I was out doing errands in the late afternoon of a beautiful fall day. As I left the water company building after paying my bill I noticed how the trees appeared to be cradling the water tower and how the slowly setting sun created shadows and shine and how that all made the tower contrast beautifully with the sky.
Before I left the parking lot I took a few shots of the tower ...
About a half hour after I got home there was an insistent loud knocking at my side door. I opened the door and was greeted by two police officers.
"This your car?" asked one. I said it was. The other officer asked if I had been at the water company that day. I said I had.
"You were taking pictures?" she asked/accused/declared. At this point my face must have betrayed how relieved yet confused I was. When you open your door to find the police standing there you assume something terrible has happened to someone you love. When they asked about my car I struggled for a moment to remember for sure that I hadn't accidentally killed someone while backing out of a parking spot.
I invited them in and finally was able to say that yes, I had taken some photos of the water tower.
If you're a photographer and someone asks you why you took a shot of something a long explanation of light and color and composition and feeling springs to mind, much as I said in the opening paragraph. Yet if the person asking why is a police officer with a scowl and a hand on his gun belted hip all thought of sharing your creative spirit leaves you mute.
I simply said - "I take photos of lots of things." It sounded ridiculous even to me.
I asked if they wanted to see the photos and they said they did. I left them in the kitchen to go into my hallway to get the camera. This caused me to slam the door in their faces so that the cats didn't get loose. It took all of 5 seconds to grab the camera but I couldn't help but imagine that they were thinking that I had slammed the door in order to get my weapon.
I stomped my foot to make the cats scamper away and opened the door to the kitchen - my dangerous camera in hand. "Sorry about slamming the door in your face, didn't want the cats to get out." The officer who had looked like it was absurd to just take photos of things now smiled and said he had seen them.
I turned the camera on and handed it over. I couldn't find the review button without my glasses but they figured it out right off. One of them scanned through the photos, all the while nodding her head. I mentioned that I had a photo blog and posted my photos online to share with other photographers. I also said that I was hoping to sell a few at the upcoming crafts fair.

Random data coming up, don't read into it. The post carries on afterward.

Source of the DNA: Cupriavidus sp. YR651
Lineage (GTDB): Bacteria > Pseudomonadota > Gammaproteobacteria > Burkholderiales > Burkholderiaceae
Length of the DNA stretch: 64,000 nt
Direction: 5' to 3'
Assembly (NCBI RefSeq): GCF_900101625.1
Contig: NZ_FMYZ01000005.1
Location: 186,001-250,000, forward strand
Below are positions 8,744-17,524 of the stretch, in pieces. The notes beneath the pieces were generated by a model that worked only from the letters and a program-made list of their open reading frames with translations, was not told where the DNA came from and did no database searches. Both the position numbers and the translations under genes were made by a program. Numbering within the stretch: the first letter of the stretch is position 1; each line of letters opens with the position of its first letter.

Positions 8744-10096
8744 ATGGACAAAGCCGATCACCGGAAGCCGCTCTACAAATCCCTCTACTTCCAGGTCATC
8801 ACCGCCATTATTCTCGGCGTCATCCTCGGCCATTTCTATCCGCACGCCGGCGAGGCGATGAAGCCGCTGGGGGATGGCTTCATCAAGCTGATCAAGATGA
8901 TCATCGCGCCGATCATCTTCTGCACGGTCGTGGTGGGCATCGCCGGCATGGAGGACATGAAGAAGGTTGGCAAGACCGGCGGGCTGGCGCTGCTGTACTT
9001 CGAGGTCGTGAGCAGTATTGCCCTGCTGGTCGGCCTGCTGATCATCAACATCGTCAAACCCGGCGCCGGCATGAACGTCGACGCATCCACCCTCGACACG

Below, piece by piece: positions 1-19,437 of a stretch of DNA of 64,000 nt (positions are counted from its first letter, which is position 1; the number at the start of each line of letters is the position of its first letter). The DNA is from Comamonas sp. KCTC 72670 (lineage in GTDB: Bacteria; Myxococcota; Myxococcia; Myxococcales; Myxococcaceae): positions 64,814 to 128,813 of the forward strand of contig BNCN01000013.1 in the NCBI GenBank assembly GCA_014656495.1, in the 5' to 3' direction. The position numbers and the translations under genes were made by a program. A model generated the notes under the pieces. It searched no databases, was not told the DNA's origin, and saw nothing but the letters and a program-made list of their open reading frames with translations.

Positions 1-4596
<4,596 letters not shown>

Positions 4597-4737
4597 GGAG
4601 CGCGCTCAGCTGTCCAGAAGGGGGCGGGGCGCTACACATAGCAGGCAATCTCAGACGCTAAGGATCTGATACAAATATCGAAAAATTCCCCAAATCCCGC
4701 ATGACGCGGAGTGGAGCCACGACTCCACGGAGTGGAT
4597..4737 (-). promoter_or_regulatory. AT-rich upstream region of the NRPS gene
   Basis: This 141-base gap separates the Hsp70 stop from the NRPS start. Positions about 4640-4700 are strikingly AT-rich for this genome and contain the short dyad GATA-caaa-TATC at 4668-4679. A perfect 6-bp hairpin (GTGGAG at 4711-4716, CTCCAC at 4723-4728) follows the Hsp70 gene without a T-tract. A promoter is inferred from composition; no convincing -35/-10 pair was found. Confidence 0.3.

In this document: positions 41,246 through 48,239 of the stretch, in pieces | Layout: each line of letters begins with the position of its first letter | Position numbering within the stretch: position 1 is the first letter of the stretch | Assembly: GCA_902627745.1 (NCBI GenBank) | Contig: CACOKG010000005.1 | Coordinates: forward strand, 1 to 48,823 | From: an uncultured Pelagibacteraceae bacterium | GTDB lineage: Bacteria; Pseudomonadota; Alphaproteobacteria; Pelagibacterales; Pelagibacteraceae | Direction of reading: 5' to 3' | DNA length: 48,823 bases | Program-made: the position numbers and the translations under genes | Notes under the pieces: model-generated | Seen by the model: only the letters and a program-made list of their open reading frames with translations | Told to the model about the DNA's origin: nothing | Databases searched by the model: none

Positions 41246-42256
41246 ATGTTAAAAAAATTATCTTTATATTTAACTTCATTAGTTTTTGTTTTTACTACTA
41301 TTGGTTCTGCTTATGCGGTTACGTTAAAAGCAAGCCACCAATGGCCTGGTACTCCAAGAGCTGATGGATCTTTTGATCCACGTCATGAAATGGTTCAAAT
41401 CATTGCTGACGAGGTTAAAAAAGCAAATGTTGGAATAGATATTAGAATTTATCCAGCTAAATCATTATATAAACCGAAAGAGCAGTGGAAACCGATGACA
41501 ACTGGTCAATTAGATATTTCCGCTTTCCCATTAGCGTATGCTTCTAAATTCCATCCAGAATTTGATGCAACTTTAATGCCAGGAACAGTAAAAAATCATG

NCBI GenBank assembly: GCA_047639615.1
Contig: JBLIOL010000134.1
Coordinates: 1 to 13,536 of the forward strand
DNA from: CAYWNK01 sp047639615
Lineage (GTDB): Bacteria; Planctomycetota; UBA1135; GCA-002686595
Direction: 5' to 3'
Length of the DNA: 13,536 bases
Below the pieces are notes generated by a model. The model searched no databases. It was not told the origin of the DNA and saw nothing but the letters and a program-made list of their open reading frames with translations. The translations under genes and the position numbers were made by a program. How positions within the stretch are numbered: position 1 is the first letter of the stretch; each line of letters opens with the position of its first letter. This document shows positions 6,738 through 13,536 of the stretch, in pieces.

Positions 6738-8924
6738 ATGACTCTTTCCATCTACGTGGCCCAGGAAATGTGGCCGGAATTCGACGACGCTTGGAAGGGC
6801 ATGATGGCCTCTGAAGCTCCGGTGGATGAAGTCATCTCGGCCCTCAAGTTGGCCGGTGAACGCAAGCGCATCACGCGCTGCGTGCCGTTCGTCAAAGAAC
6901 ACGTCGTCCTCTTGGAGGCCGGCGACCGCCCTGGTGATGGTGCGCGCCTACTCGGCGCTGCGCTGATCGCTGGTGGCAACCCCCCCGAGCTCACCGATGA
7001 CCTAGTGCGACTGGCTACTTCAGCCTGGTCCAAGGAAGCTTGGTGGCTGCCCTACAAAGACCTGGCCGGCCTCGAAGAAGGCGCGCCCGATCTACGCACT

As she handed the camera back to me she explained that people taking photos of a water tower were considered "suspicious" and a "possible threat." I said that I had seen two water company employees drive out of the gated section of the lot as I was taking the photos. "Oh they're trained not to engage" she says. I replied that what I meant was that I had made no attempt to hide what I was doing. In my mind I was thinking - "not to engage" !!!! - give me a freaking break. I was standing there leaning on a cane, in all my overweight middle-aged glory, pointing my camera toward the sky.
Suddenly I was really sick of the whole scene. I scooted between them and went to hold open the screen door. "So we're done?" I asked/accused/declared. They said we were and thanked me. As I leaned out the door to watch them leave I saw their two patrol cars splayed across the street - why is it that they never park? - and I saw several of my neighbors out pretending to check their mailbox or rake some leaves. One neighbor came over and said he had assumed I was sick or hurt and asked if I was OK. Funny how he assumed I was sick or hurt but didn't come over while the police officers were there. I said I was fine and shut the door.
My gift to my neighbors - letting them wonder what I did.
In a wonderful yet sad twist of irony, while the water company employee was calling the police and while the police were running my plate to find my home I was at my last errand - showing ID and signing a document swearing that I needed my Advil for my sinuses and not to manufacture meth. In fact the pharmacist and I were laughing that while I was signing for one pack of 32 gel caps an entire shipment of the chemicals needed to run a really good meth lab were going through the port of Newark without inspection.
So there you have it - the nation is safe from avid photographers and people with stuffy heads. Our border to the south is walled and armed guarded from men with green thumbs willing to landscape the lawns of the very same people who will shoot at them through night vision goggles. Our airports are safe from women in underwire bras and men whose trouser packages hang to low or wide - or too far left.
The officers who visited me were professional and polite. In fact they were so young, and ridiculously attractive.
The Ken and Barbie of law enforcement.
Since this white middle-aged woman with a cane and a registered car was profiled I will assume that if the door had been opened by a person with darker skin or different clothing or an accent that sounded more Baghdad than Brooklyn they too would have been afforded the same cordial treatment.
One neighbor who does know the truth and nothing but the truth suggests I stop taking photos all over town. My response - "Fuck that! It is the land of the free and the home of the brave."